But who is Gene DeBruin?
Gene DeBruin is the second eldest in a Wisconsin farm family of ten. He is a quiet, non-assuming type of guy, rarely boisterous nor a troublemaker, honest and emotionally stable, neither high nor low. He did well as a student in elementary and secondary school. While growing up and working on the farm, Gene became an avid sports fan; a skier and outdoorsman, one who loved to hunt and fish.
He felt strongly about helping people, a feeling deep inside himemanating from a strong core of basic beliefs and values, notably the result of a rugged upbringing.
Not long after high school, Gene joined the Air Force seeking adventure. He served four years, mostly in Japan as an aircraft mechanic achieving the rank of staff sergeant. During his tenure, he obtained a private pilot’s license. Gene loved to fly. While in Japan he also took up judo and continued to nurture his writing skills. Gene enjoyed the service and his time in Asia.
After being honorably discharged from the Air Force, Gene enrolled at the University of Montana in Missoula, Montana. He completed a four-year degree in Forestry. During the summers, he worked both in Idaho and Montana for the U.S. Forest Service. It was then that he was introduced to a number of smoke jumpers. They made a lasting impression on him, so strong that he became a smoke jumper himself. He spent three summers in Alaska doing just that.
The urge to write however, gradually took precedence. Gene traveled to Mexico City and entered Mexico City College to learn Spanish and refine his writing skills with the goal in mind of becoming a published author. While in Mexico, Gene developed an interest in Hemingway and bull fighting.
After declining an offer to join the Peace Corps in Columbia, Gene took his smoke jumper skills to a faraway country: Laos. He was hired as a cargo “kicker” for Air America, the CIA’s secret airline. He rejoined a number of his smoke jumper friends in Vientiane. The demanding work in rugged Laos matched Gene’s personality and he felt that he was helping people. After being in Laos for only one month however, Gene and his crew mates were shot down. Gene was introduced to the Pathet Lao culture- the hard way.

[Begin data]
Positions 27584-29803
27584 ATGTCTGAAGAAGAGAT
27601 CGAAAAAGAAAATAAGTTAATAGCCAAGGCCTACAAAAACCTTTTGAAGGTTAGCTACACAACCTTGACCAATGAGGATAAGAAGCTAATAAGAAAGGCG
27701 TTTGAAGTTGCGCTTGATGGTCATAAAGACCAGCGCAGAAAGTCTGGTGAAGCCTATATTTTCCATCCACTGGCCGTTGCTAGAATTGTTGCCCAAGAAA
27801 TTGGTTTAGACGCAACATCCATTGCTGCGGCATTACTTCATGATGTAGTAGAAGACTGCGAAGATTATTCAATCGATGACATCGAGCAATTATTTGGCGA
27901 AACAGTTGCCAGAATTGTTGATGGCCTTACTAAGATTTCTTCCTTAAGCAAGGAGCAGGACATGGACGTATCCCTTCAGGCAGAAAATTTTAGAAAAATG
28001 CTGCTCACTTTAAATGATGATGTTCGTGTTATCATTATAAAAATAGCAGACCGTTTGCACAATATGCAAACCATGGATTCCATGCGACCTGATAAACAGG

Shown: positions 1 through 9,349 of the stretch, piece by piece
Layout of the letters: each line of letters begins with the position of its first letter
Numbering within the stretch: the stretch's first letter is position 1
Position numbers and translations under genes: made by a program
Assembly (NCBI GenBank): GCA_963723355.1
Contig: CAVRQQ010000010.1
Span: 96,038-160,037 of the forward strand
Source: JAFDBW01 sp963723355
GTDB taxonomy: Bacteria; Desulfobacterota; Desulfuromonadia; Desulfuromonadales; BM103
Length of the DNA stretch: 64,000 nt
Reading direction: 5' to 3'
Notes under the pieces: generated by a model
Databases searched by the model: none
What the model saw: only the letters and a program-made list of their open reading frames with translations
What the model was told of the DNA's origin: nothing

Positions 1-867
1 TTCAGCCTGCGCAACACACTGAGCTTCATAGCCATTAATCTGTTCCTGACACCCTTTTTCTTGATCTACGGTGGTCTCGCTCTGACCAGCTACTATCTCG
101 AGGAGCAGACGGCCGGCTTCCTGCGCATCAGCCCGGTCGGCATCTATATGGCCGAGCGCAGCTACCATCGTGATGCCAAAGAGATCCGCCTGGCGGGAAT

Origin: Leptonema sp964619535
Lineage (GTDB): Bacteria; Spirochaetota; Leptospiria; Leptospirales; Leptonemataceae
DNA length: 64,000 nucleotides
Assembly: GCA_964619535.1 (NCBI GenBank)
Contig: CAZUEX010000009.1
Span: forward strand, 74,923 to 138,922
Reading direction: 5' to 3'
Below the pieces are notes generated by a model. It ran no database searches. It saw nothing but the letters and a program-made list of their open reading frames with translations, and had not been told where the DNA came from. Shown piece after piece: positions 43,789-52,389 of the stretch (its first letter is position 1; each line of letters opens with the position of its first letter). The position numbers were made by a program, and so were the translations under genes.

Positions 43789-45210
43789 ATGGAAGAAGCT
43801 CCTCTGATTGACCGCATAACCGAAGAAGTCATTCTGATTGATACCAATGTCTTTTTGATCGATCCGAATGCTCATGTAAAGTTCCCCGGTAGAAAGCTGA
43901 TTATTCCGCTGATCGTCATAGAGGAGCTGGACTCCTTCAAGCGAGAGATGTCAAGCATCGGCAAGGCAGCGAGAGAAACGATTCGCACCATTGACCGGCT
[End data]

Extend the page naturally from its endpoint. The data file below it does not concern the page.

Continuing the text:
Gene and four other crew members bailed out of the burning C-46. The pilot and copilot perished choosing to stay with the craft. During the first nine months of captivity, the five prisoners were shuffled to four different, filthy prisons. Conditions were deplorable. The prisoners lost weight, not accustomed to so little food. In May, 1964, the five escaped for seven days but were caught at a water hole in their search for water.
They were tortured and returned to the site of the escape. Then they were moved to a fifth prison, all the time becoming weaker and weaker. At this prison, they received a small, pilfered, box of food and medicine and a sample of mail from home. This was the only time they ever received any word from the outside world since their shoot down.
A tall, sharply dressed Asian man soon appeared on the scene. He instructed the prisoners to don newer clothes, then took their picture. He then had the prisoners exchange these newer clothes for their old, original clothes, worn since their shoot down nine months ago. The photo is a well documented and disseminated one, positive proof that the five were indeed Pathet Lao prisoners.
Their plan was now to form three groups and escape into the jungle, rafting and hiking along the Nam Kok River.
(1) Dieter and Duane moved southeast.
(2) Pisidhi Indradat, Prasit Thanee and Prasit Promsuwan headed into the jungle moving southwest.
(3) Gene and the very ill Hong Kong Chinese, Y.C. TO found a hiding place not far from their Ban Hoi Het prison camp. The rest is history.
We know the outcome for three of the seven escapees. In search of food, Duane Martin was killed by an angry villager.
Dieter Dengler was rescued after 23 days on the run. He went on to a career as a TWA pilot and lived near San Francisco until he died in 2001 of ALS.
Pisidhi Indradat, who had separated from the other two Thais, was recaptured after 32 days on the run. He was returned to another prison camp and then rescued in January 1967 by CIA and friendly Lao forces. The raid freed 52 Lao and one Thai -Pisidhi Indradat. He currently lives in Bangkok.
The fates of Prasit Thanee and Prasit Promsuwan are unknown.
The fates of Gene DeBruin, and his fellow prisoner Y.C. To are also unknown.
All the prisoners took the same risks. All made decisions that ultimately led to their own fate, known or unknown. To the families and friends, all are heroes, whether fate allowed them to live or not.
Everyday, my brother, Gene DeBruin, and the others are loved and missed by their families.
– Jerry DeBruin